They sat in the impersonal waiting area of the pharmacy, two 30-something women. Both brunette, both wearing leather jackets, and with very little else in common, on the surface.
One was somewhat overweight, with many worries about things like unemployment, children, friends, health, family… She made polite eye contact, willing to chat if someone else initiated, but spent most of her time inside her head, feeling flustered and overwhelmed, worrying about a dozen things, and generally feeling a little out of control, a little scared.
The other was thin, angular, with a constant stream of chatter about inconsequential things: the face on a magazine, the brightness of the lights, the weather. She was gregarious, in a manner most often associated with members of Alcoholics Anonymous and other self-help groups: an ability and willingness to share personal details, with strangers, without prompting. Not in an annoying way, just more forthcoming than the average waiting-room occupant.
Soon, the thinner woman noticed the other woman’s scarf. “Oh, that is gorgeous!” she exclaimed. “You made that, really? Was it hard? How did you learn? Where did you get the yarn? Would you ever consider selling something like that?” She had a stream of questions, and in between responses she shared her own lack of handknits, how she had always wanted to learn but never knew anyone to teach her, how she had recently moved to a new apartment because she had reached 90 days’ sobriety and was ready to stand on her own, how she loved bright colors, especially purple.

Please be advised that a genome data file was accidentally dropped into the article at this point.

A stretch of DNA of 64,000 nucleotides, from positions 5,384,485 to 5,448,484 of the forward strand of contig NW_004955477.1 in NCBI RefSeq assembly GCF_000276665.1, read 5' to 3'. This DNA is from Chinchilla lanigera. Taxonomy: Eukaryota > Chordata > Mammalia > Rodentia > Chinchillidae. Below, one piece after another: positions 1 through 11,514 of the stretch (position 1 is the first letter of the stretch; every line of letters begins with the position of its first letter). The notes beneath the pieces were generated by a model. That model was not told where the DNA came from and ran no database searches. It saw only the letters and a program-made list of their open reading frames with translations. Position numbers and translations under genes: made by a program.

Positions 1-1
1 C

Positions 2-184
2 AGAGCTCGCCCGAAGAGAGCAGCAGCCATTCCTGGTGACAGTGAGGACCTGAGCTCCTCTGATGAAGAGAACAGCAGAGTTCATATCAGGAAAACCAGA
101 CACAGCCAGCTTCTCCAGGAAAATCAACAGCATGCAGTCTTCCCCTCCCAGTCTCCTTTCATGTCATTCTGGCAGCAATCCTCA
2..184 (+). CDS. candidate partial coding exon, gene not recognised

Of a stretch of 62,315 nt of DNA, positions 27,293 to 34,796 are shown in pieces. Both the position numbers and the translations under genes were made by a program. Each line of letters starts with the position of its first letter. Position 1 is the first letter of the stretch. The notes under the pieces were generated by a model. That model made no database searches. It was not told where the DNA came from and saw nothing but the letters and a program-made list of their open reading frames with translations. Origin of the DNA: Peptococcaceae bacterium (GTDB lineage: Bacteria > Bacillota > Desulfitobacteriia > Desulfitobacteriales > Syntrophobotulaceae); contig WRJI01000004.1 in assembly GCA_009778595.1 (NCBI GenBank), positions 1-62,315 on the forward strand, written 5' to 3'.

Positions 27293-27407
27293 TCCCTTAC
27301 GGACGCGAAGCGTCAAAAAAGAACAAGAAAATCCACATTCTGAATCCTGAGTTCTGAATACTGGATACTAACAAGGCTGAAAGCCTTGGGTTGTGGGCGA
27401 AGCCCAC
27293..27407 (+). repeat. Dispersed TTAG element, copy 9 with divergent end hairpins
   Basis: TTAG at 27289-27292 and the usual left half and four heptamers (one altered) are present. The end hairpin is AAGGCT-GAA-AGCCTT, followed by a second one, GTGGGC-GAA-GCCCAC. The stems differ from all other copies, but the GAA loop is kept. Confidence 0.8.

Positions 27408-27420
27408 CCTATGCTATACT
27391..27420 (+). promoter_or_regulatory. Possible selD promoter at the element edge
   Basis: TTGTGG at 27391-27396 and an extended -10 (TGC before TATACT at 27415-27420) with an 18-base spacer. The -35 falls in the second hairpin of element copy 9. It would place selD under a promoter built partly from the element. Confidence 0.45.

Her chatter could have been annoying, to some, but the other woman found it a welcome relief from her own dark and complicated thoughts. She appreciated this woman’s enthusiasm and candor, and hoped her long-term story would have a happy ending.
And it raised a possibility. She had long struggled to overcome a tendency toward impulsivity, but after thinking about it for a few seconds, she couldn’t come up with a reasonable and likely negative consequence. So she offered, before the opportunity faded: she told the woman she would make her a scarf. A bright purple scarf, because that’s her favorite color.
The woman was shocked. “Are you sure? Really sure? Because I could pay for that, I would totally pay however much it took, however long it took you. Really?” She wrote out her new address, and phone number too, just in case, and said “thank you” about a dozen times while walking out of the store.
The other woman remained behind, waiting for her prescription, and smiled a little. Impulsive, sure, especially since circumstances had arisen that essentially banned all new-yarn purchases for the foreseeable future. But it felt good. It felt right.
She told her husband about it that night, and he laughed at her a little, but he also understood. “You just needed to do something that felt positive, instead of wallowing in all of the rest of it.” He even went out and bought the yarn, a task which he had never previously undertaken, and indeed, he found a bright purple.
She knit it up, after several false starts and do-overs, in a simple reversible cable braid, surrounded by moss stitch. She included a little note, about how it was machine-washable, and then wrote, “I hope this makes you as happy to receive as it made me to make. I don’t want anything in return; just pay it forward, do something for someone else, when the chance arises.”
She packaged it up, and brought it to the post office. And sent it off, with no return address. And basked, for just a few moments, in the knowledge that optimism and kindness are not entirely out of the picture, even when sometimes it seems like they must be.